Over Labor Day weekend, our regional car community lost one of its own.
Joseph Steindl was a Chippewa Valley area car enthusiast that loved to see the coolest and great rides around. He was in the right place, since the money from tech firms, the local university and general automotive interest fueled a scene that stirred Steindl’s imagination. He was also drawn to the Twin Cities’ car scene, including attending the meets of one of V&R’s partners at Minnesota Nissan Infiniti.
This story would be just an obituary. It was not how Steindl lived his life, but how he ended it.
Steindl was one of tens of thousands of Americans that committed suicide this year. There were many others have attempted, but survive and many, many more who had either contemplated or threatened to do so without executing it. This is a cycle of death that goes unspoken in society, yet so prevalent that it truly needs to be discussed.
Let us start with some hard facts. The National Center for Health Statistics tells us that there had been an increase in suicides from 1999 to 2014. The 24% rise over that period showed that now 13 out of 100,000 Americans have taken their own lives. For males, that number is actually 20.7 out of 100,000 Americans. It is the tenth-ranked cause of death of Americans.
Take these numbers however you wish. They continue to rise, as we speak.
The causes towards suicide is varied. I recall during the 2008 Presidential campaign how “Bullycides” – suicides that were a result of bullying at educational institutions due to various reasons – had taken over the national discussion. Most of these “bullycides” were directed at young LGBT people, driven by hate over identity and orientation by others. This had been a persistent situation that had been pushed aside for years, but surfaced as a nation faced its own anger over whom should have rights or not as citizens.
In recent years, we are learning more about suicides of former members of our Armed Forces, because of their suffering through Post-Traumatic Stress Disorder. When these men and women returned from war zones suffering from the battlefield experience while adjusting to life at home. While the Veteran’s Administration and other veteran’s groups said that PTSD can be treated and worked out, there are a number of veterans who do not say anything about how they feeling and coping.
These are just a couple of major themes that have popped up within the context of suicide. But, there is a lot more to understand. There is also some concern about how our society should deal with suicide – even for people we may not know about who are suffering from the causes leading to it.
Sometimes, we will never know who is suffering. Suicide can be a silent run down the rabbit hole of life. It could also be played on the most public of forums – social media, in particular. The responses are varied – you will know who that true friend is when they respond to your call for help. You will also know who are welcomed by your side when they refuse or abuse your call for help.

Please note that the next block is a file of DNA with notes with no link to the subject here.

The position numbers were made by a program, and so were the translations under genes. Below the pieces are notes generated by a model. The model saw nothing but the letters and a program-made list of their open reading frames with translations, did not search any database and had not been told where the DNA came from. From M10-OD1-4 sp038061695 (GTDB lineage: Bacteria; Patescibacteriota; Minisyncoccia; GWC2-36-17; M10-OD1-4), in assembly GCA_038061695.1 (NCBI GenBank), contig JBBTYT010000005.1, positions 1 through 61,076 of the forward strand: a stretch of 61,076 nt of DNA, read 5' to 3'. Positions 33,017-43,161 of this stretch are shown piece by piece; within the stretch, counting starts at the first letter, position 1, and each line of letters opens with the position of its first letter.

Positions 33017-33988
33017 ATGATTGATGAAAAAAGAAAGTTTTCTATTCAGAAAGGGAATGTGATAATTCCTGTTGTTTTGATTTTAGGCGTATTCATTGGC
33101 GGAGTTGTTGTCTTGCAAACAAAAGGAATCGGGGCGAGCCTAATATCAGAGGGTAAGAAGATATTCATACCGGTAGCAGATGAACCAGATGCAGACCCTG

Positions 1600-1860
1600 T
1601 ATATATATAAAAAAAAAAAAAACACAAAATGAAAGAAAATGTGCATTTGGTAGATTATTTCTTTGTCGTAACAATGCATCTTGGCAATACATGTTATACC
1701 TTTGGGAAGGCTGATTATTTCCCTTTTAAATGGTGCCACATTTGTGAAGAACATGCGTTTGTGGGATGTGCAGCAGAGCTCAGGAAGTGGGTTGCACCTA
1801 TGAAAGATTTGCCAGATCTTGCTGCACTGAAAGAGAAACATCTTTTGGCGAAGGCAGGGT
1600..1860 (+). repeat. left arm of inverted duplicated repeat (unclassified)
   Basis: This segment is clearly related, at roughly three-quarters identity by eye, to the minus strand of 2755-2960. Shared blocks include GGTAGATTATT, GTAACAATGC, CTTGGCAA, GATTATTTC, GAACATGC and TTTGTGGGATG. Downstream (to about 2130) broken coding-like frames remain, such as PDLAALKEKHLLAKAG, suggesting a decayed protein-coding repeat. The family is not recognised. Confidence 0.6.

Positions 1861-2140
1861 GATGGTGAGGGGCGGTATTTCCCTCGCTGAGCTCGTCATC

How can we heed the cry for help if there is one to call on? The answers have been repeated many time: Suicide hotlines, calling 911, gathering friends and family for assistance and so forth.
However, there is a missing component – prevention. A lot of these issues could be under control if the behavioral health system is more accessible, fluid and a lot more caring. Beyond just access to the behavioral health programs themselves is simply connecting with the right professional (or para-professional) who can listen, understand, guide and find solutions towards a healthy life. If it takes medication, allow proper and affordable access to do so. This society must make sake suicide prevention a priority within behavioral health communities and enable the silent to speak.
All wonderful and good, right? It is not that easy. But, we must be emboldened to push for better access to behavioral health, suicide prevention programs and better families and friend networks. We must not turn away when someone is suffering with depression, anxiety, Bipolar Disorder or any of the many behavioral health issues that can cause someone to even contemplate suicide.
Why talk about this subject on this website? Because Steindl was not alone in the automotive realm. I had various people in this car community tell me that they had been through various stages of suicide. I had my bouts with this, also.
We are all not alone in this. Yet, we do not know who else we can reach when we need to. Or, do you? If you do, then you have better leverage than most people dealing with thoughts of suicide and beyond.
Are we different than anyone else? There are those who say “yes.” I beg to differ.
Because you want to be a “bruh” does not mean you are immune from the stresses of today’s society. You are definitely not immune from the constant personal, familial and social pressures that attempt to keep you on an even keel day-to-day. We fall, we snap and we try to recoup. If we solid self-control, we can rise through everything.
It does not work out that way. No one has perfect coping skills. Moreover, no one is perfect.
As a collective – a community of enthusiasts and friends – we can be there for our fellow humans. This is not a statement specifically for the car community. This is for everyone – no matter who you are and what you do.